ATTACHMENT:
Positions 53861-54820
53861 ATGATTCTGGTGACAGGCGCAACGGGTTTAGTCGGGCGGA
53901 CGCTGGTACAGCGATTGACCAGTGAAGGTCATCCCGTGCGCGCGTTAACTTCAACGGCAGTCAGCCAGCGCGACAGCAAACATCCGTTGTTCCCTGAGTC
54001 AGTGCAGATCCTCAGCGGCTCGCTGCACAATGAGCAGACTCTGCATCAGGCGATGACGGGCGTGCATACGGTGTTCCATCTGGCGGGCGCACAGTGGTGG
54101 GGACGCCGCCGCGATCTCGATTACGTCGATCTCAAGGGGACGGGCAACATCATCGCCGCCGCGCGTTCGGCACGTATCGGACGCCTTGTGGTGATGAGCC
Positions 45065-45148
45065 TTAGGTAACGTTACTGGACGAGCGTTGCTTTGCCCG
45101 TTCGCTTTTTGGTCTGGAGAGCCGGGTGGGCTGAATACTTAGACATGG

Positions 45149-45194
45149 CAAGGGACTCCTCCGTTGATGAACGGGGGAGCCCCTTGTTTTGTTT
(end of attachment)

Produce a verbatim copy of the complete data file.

Positions 53861-54820
53861 ATGATTCTGGTGACAGGCGCAACGGGTTTAGTCGGGCGGA
53901 CGCTGGTACAGCGATTGACCAGTGAAGGTCATCCCGTGCGCGCGTTAACTTCAACGGCAGTCAGCCAGCGCGACAGCAAACATCCGTTGTTCCCTGAGTC
54001 AGTGCAGATCCTCAGCGGCTCGCTGCACAATGAGCAGACTCTGCATCAGGCGATGACGGGCGTGCATACGGTGTTCCATCTGGCGGGCGCACAGTGGTGG
54101 GGACGCCGCCGCGATCTCGATTACGTCGATCTCAAGGGGACGGGCAACATCATCGCCGCCGCGCGTTCGGCACGTATCGGACGCCTTGTGGTGATGAGCC
Positions 45065-45148
45065 TTAGGTAACGTTACTGGACGAGCGTTGCTTTGCCCG
45101 TTCGCTTTTTGGTCTGGAGAGCCGGGTGGGCTGAATACTTAGACATGG

Positions 45149-45194
45149 CAAGGGACTCCTCCGTTGATGAACGGGGGAGCCCCTTGTTTTGTTT